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THE author of this little narrative has given in it so circumstantial an account of himself, that there seems to be no occasion for my saying anything, in order to make the reader better acquainted with him. But it may be satisfactory to state, that, as I bore part myself in a considerable portion of the travels, and in many of the incidents which he relates, I can give testimony so far to his truth and fidelity; and therefore feel little

doubt that those gentlemen whom he speaks of having accompanied in other journies and adventures will find him equally accurate, where those are described. Of the remainder, I can recollect to have heard long ago from his own mouth, during the period that he was with me, many of the most remarkable particulars, detailed just in the manner here given and, whilst I cannot but feel surprised at his memory, which was never assisted by a reference to any book, or consultation of any map whatever, for the purpose of refreshing it, it affords a strong proof of its correctness, that, upon a comparison

of his account of the Wahabee war with that of Monsieur Mengin (which, though rather a dry work*, seems to have been compiled with great industry at Cairo), only such occasional variations in circumstances and details will be found, as might be expected between the personal recollections of an eye-witness, and a chronicle collected and digested from various sources; the principal events, and the order of them, as well geographically as in point of time, being

* Published at Paris 1823, entitled "l'Egypte sous le Gouvernement de Mahomet Ali," 2 vols., 8vo. The author, Monsieur Mengin, had remained in that country from the time of the French Expedition, as appears by his preface.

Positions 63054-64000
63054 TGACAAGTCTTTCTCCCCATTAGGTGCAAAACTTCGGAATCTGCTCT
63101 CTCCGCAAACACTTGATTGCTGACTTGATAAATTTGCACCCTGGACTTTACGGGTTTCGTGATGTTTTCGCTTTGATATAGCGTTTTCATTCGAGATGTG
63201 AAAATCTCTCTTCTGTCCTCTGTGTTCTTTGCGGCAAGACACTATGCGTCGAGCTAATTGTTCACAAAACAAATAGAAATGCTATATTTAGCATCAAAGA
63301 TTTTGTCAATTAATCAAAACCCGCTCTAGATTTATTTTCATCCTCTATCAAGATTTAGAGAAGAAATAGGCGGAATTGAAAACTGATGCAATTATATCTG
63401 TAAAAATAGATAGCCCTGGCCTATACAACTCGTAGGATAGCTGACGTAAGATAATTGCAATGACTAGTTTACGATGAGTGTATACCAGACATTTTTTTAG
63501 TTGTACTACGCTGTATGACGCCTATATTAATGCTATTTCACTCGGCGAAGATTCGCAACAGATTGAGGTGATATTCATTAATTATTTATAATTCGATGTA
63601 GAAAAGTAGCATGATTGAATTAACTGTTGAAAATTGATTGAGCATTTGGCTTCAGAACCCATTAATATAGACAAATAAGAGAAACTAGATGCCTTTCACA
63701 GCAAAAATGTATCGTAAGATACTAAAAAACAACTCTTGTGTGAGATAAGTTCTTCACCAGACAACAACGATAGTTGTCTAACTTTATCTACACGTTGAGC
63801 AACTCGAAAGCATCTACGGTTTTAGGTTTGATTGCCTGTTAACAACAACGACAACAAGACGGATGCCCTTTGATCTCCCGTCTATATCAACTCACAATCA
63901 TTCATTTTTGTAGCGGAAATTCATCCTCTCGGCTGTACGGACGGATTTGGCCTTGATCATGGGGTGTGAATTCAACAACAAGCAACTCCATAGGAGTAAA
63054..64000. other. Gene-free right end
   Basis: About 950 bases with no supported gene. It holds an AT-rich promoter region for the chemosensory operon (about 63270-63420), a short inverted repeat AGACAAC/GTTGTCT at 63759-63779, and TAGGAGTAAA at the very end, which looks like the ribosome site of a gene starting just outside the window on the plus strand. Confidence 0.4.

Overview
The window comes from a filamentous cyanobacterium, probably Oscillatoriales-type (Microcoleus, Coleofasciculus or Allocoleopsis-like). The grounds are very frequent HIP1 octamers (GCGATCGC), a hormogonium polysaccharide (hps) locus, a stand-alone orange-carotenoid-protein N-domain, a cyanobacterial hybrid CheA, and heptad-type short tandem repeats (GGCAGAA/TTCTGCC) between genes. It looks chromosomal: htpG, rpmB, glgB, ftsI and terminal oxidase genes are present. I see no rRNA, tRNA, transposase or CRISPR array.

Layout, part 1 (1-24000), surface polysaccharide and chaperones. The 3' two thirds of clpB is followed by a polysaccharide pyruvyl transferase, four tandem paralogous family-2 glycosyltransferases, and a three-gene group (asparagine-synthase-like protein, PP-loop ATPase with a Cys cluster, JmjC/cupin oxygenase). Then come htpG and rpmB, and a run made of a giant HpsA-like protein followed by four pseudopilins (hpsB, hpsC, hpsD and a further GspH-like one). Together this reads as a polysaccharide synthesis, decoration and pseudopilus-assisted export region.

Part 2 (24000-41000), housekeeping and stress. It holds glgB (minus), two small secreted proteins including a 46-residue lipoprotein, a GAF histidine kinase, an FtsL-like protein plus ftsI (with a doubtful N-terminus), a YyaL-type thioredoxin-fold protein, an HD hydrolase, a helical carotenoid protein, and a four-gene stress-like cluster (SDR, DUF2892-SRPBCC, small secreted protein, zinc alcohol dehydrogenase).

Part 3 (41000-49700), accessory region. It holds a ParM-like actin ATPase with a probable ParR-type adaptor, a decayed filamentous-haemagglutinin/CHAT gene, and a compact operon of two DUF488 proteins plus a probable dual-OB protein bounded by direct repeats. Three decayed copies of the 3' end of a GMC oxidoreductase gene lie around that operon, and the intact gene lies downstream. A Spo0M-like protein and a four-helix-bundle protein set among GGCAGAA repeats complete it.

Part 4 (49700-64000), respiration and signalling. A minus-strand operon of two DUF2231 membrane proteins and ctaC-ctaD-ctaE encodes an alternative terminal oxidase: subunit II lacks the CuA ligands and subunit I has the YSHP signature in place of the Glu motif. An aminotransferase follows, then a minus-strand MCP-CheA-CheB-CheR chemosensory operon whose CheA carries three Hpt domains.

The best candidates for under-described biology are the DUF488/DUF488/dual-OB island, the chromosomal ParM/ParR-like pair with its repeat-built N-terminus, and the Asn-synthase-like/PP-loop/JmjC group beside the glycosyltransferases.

for the most part the same in both, so that they materially confirm one another, taking only into account, in the names of places, the widely different spelling between a Frenchman and an Italian. An equally satisfactory concurrence is the general result of confronting the description here given of Mecca with that of Ali Bey*;

*Ali Bey was a Spaniard from Catalonia, of the name of Badia: I found some particulars among his original papers, to which I had access at Constantinople, which induced me to suspect him to have been secretly brought up as a Jew, but I have in my possession authentic proof of his having been employed by the French government as a spy, in the original draught in his own handwriting of a memorial to Bonaparte, reciting his services and claiming his reward. His papers prove him to have been a man of indefatigable

the trifling points of ceremonial which do not exactly coincide being doubt

industry, but of very little previous knowledge; and I have heard from those who conversed with him in the East, that he spoke Arabic very imperfectly. Of his want of historical information the reader will form a judgment when he sees that in page 300 of Vol. i., he evidently supposes Catherine II. to have been widow of Peter the Great! Ali Bey returned into the East a short time before I quitted it, with the intention of penetrating in some new direction from Damascus, but there or in that neighbourhood died soon afterwards, as it was thought, by poison.

It is not from any preference to these two writers, above many others, that I have compared and cited them, but because they write about the same countries and often about the very same persons and events near the same period. I have pointed out where they differ from our author;-Ali Bey seems to have been a man of more industry than intelligence, and more vanity than either; and Mengin had certainly opportunities of being better informed than

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